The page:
Mezcal Salsa Borracha
I was born in Mexico City and raised in Guadalajara in the state of Jalisco, land of tequila. This is my own version of salsa borracha (“drunk” salsa). Most recipes call for beer or tequila for the drunk part, but I like using mezcal for its delicious, lingering smokiness. The rest of the ingredients are simple, but yield rich, powerful flavors. Toasting the dried chiles adds another, more subtle smokiness and activates the oils from the seeds. I call for 1 tablespoon of mezcal, but feel free to adjust up, depending on your mood. More mezcal equals more happiness!
This salsa goes very well with carne asada or grilled chicken or fish, or just by itself, with chips.
- 5 dried ancho chiles
- 3 dried arbol chiles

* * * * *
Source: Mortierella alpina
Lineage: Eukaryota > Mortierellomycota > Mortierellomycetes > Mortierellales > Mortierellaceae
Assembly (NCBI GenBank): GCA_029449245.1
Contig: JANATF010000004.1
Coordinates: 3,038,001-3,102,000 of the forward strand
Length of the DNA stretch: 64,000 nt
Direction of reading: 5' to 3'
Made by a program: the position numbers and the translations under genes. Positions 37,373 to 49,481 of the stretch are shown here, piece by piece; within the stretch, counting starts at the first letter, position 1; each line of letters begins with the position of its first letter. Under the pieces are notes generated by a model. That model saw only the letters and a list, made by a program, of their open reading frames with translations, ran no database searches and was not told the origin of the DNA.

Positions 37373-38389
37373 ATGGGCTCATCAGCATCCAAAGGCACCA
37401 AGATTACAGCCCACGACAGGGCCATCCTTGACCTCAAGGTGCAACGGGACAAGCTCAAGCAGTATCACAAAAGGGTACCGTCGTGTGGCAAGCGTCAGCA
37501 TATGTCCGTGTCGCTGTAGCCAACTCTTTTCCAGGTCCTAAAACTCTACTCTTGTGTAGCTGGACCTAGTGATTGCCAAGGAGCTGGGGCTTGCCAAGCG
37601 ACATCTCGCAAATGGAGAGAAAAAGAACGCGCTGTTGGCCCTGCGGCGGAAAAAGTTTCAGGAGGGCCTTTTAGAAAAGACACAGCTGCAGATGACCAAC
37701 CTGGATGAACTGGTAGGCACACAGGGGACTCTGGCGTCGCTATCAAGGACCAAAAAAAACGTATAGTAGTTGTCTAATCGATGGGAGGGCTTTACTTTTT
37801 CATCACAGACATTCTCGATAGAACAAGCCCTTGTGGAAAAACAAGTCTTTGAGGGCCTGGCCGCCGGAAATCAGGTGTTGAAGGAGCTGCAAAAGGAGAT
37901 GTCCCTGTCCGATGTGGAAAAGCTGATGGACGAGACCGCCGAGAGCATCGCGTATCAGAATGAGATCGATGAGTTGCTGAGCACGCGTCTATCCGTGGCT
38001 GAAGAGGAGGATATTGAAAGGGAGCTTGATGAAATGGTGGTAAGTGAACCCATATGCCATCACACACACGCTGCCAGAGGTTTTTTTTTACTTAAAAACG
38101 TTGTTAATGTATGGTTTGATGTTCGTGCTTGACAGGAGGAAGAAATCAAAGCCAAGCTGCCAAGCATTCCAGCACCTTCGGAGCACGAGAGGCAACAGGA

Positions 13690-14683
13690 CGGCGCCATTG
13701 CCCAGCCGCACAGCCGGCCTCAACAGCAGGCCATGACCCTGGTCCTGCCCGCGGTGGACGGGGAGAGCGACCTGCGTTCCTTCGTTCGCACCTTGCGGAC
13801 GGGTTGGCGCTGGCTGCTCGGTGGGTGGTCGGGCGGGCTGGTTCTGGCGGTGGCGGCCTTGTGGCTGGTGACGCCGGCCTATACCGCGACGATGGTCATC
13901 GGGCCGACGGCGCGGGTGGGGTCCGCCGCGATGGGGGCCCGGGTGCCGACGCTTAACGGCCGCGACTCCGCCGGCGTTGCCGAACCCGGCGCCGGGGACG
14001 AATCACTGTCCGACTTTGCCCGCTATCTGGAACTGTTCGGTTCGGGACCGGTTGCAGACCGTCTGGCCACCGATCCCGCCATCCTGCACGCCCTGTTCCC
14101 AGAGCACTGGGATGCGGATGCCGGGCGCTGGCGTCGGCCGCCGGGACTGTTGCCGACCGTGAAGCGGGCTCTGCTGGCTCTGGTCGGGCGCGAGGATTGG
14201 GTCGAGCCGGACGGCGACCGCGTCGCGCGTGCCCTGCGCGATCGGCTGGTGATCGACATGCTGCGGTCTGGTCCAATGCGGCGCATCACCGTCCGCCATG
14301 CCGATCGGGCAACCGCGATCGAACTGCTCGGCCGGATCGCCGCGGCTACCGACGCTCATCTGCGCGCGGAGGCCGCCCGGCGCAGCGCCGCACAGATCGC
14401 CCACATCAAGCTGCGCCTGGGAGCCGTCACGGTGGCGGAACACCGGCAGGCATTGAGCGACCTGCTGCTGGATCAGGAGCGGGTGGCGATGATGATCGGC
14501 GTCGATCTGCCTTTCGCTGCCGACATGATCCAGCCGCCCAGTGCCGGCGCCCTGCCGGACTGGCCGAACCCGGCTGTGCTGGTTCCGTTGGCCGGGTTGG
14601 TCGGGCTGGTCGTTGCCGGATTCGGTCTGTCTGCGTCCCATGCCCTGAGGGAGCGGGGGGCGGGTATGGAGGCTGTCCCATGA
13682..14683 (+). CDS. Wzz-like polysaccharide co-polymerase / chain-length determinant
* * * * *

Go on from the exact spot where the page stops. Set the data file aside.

- 2 Roma tomatoes
- 4 medium garlic cloves, peeled
- 1/4 medium yellow onion
- 2 teaspoons kosher salt
- 1 tablespoon mezcal, plus more to taste (optional)
1Set a small sauté pan over medium-high heat, add the dried chiles, and toast, stirring often, until they become fragrant, about 3 minutes.
2Set the chiles aside and add the tomatoes to the pan, roasting until the skins are evenly blistered, about 5 minutes. Set aside.
3Bring a small saucepan of water to a boil and add the toasted anchos.
4Simmer until the water starts to change color and the red of the chiles becomes more apparent, about 5 minutes. Remove the chiles and carefully take off the stems—wear latex gloves to protect your hands from the fiery oils. Reserve the water. Remove the stems from the toasted arbol chiles.
5In a blender, combine the anchos, arbols, tomatoes, garlic, onion, salt, and 1 cup of the reserved chile water.
6Blend on high until smooth, about 2 minutes. Add the measured mezcal.
7Taste the salsa and add additional salt if you think it needs more. If it seems too thick, add more of the chile water until you get the consistency you like. Serve at once, or place in an airtight container and refrigerate for up to 3 days.
© CBS Interactive. All Rights Reserved